If you’ve been in nursing for more than five minutes, you’ve heard the phrase, “Pain is the fifth vital sign.” (OK, quick ,can you come up with the other four? Of course, you can. They are heart rate, respiration, temperature, blood pressure.) We certainly need to ask our patients if they have pain, but there is more to controlling a patient’s pain than that. Here are five crucial points nurses must know to effectively manage a patient’s pain.
1. Pain is very subjective.
Pain is what the patient says it is. Everyone experiences pain differently. We cannot judge according to our own pain threshold. Some patients may be stoic and deny pain. Others may experience pain at what we perceive as very low levels.
2. Before giving a pain medication, know where the pain is and the severity to evaluate if the analgesic is effective.
It is important to follow up to make sure the pain medication was effective in eliminating the pain or decreasing the pain to an acceptable level for the patient. If not and no other environmental measures help, consider calling the NP/doctor for more/different pain medication.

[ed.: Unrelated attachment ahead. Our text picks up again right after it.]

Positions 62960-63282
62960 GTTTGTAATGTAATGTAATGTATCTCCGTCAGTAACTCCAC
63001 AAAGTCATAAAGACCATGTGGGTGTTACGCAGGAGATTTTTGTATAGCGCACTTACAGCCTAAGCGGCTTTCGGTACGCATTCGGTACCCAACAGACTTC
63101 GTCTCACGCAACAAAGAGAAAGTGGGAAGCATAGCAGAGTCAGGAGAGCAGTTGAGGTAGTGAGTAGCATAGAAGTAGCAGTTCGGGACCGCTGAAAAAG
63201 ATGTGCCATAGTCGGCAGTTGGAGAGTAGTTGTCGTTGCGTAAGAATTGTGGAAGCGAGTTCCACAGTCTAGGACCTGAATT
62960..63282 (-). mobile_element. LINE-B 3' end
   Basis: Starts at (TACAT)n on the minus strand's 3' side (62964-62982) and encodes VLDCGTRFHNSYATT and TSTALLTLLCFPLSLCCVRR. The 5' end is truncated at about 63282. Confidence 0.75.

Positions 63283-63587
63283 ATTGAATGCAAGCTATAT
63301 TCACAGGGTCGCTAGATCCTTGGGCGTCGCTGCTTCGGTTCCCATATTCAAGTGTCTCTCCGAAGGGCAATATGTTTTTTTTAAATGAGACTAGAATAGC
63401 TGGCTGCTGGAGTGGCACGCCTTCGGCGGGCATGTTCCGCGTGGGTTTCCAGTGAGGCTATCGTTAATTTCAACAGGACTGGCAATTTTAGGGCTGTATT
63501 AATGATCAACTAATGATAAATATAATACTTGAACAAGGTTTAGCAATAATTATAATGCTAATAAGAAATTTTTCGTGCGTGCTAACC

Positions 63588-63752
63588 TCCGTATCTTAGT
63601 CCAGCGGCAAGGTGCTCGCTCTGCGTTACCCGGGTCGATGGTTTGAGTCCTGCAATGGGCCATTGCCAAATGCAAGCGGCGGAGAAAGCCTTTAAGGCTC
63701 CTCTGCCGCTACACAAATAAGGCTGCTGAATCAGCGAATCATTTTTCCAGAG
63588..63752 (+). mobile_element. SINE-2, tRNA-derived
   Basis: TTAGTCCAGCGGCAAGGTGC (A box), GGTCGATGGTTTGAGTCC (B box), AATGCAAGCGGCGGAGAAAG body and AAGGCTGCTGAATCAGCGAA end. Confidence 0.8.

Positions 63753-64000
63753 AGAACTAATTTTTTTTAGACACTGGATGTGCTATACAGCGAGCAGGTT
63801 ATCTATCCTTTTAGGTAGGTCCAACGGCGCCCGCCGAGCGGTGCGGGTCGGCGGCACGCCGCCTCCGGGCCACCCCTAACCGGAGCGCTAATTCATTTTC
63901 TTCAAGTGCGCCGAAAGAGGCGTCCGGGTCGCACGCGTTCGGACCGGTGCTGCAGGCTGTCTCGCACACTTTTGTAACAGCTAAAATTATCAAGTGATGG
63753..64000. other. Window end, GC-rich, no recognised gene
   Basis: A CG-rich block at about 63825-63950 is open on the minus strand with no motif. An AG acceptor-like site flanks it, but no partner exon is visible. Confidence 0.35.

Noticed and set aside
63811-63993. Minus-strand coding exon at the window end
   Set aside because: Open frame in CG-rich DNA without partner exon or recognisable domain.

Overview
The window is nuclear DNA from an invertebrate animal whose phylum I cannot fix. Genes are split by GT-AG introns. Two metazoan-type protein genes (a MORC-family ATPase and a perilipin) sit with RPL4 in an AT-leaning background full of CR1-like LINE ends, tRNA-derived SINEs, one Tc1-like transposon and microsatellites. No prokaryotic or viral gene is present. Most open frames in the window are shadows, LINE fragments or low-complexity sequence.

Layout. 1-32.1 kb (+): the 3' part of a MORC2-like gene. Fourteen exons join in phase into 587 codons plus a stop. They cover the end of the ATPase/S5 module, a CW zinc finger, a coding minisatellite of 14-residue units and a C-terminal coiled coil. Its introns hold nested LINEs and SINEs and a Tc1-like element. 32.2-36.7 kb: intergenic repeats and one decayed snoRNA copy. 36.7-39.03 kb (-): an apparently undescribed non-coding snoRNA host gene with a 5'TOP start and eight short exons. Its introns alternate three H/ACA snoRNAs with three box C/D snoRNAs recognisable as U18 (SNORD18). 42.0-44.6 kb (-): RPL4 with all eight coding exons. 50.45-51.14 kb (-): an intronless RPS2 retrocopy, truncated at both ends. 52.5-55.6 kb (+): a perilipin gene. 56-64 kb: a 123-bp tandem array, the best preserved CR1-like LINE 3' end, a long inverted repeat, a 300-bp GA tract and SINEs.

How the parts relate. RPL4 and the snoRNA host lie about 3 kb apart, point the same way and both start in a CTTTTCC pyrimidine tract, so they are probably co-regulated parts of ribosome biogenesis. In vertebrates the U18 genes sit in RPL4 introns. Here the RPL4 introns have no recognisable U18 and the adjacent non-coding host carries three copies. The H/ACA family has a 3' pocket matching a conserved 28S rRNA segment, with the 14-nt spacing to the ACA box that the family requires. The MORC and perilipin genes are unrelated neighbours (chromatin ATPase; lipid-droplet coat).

3. If the patient is using prn pain meds frequently, consider asking the NP/doctor for analgesics on a routine schedule to prevent the pain and a prn analgesic for breakthrough pain.
4. Encourage the patient to take pain medication before the pain gets so great that the pain medication may not be as effective.
5. Prevent/anticipate pain if possible.
Get to know the patient’s pain pattern. If a patient always has pain during physical therapy, give the analgesic in advance of the appointment so the pain is decreased enough for the patient to participate. If pain usually causes insomnia, consider giving the analgesic at bedtime or shortly after the patient goes to bed.
A patient in pain is an opportunity for you to put your nursing assessment skills to the test. Come up with a care plan that will address all of the above points, and you will have gone a long way to managing your patients’ pain.